In October 2017, attackers were able to hijack and eavesdrop on data when you connected to Wi-Fi due to a flaw in the WPA’s security protocol. KRACK affected all modern protected Wi-Fi networks so that means if your device uses Wi-Fi then it might have affected you. Fortunately it looks like the main technology companies are on it and have by now created security patches.
What is KRACK?
The quickly adopted acronym for “Key Reinstallation Attack” targets step 3 in a 4 step authentication “handshake” when your device attempts to connect to the Wi-Fi network. During step 3, the encryption key is sent multiple times and attackers have found a way of hijacking and replaying those transmissions resulting in the Wi-Fi security encryption being at risk of being broken.
Ultimately, when the security is broken, attackers can steal credit card numbers, passwords, see chat messages and emails etc.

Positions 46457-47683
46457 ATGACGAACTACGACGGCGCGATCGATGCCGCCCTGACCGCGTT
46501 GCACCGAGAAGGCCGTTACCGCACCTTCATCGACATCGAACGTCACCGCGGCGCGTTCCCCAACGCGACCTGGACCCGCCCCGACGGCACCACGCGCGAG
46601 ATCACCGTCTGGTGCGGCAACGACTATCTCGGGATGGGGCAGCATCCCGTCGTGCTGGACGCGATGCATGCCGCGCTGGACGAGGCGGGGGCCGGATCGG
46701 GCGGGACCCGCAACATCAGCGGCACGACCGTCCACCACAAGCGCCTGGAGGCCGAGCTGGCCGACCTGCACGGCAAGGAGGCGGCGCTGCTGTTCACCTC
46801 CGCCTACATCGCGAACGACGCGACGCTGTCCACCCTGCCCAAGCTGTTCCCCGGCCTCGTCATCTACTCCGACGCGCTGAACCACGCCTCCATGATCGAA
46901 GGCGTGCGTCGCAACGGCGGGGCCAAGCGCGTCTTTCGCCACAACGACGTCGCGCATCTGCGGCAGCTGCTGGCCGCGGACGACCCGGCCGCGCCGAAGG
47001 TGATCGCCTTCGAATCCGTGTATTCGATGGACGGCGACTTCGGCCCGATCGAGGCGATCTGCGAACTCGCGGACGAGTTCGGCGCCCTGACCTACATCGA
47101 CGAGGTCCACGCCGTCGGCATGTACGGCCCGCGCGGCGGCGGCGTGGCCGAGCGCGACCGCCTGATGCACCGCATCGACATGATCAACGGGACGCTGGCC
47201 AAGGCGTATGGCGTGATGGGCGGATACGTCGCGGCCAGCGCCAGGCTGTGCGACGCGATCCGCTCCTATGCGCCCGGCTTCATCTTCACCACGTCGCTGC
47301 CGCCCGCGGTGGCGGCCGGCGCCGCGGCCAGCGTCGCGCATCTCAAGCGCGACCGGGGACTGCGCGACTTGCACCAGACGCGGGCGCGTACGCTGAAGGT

It could go even further and result in HTTP content injection, meaning the attacker could put ransomware or malware code onto websites thus causing more havoc.
Basic Wi-Fi security measures
- Make sure your computer or device has the most recent security updates. For example up-to-date Windows PCs will have the relevant KRACK security patch included. You can check for the correct security patch here
- If your device’s updates aren’t ready then try to either use a wired Ethernet connection or 4G on your phone.
- If you are out and about and have to use a public Wi-Fi hotspot, only visit websites displaying HTTPS thus ensuring encryption. It is to be noted that these websites will still be secure even if the Wi-Fi connection has had a security breach.
- You could also use a VPN connection (virtual private network) which will hide all your network traffic. Do pick a trustworthy one though as you don’t want to be at some random dodgy VPN connection’s mercy.
- It isn’t necessary to change your Wi-Fi password as the KRACK attack involves setting up rogue networks in the same range as the real one so that devices connect to the new one instead
- As always, do keep your anti-virus software up-to-date.
How North London IT Support can help
We find the advice given on NCSC’s website pretty useful. However if you are still concerned about your Wi-Fi connection, get in touch with us on 0800 756 1400 and we’ll do what we can to help.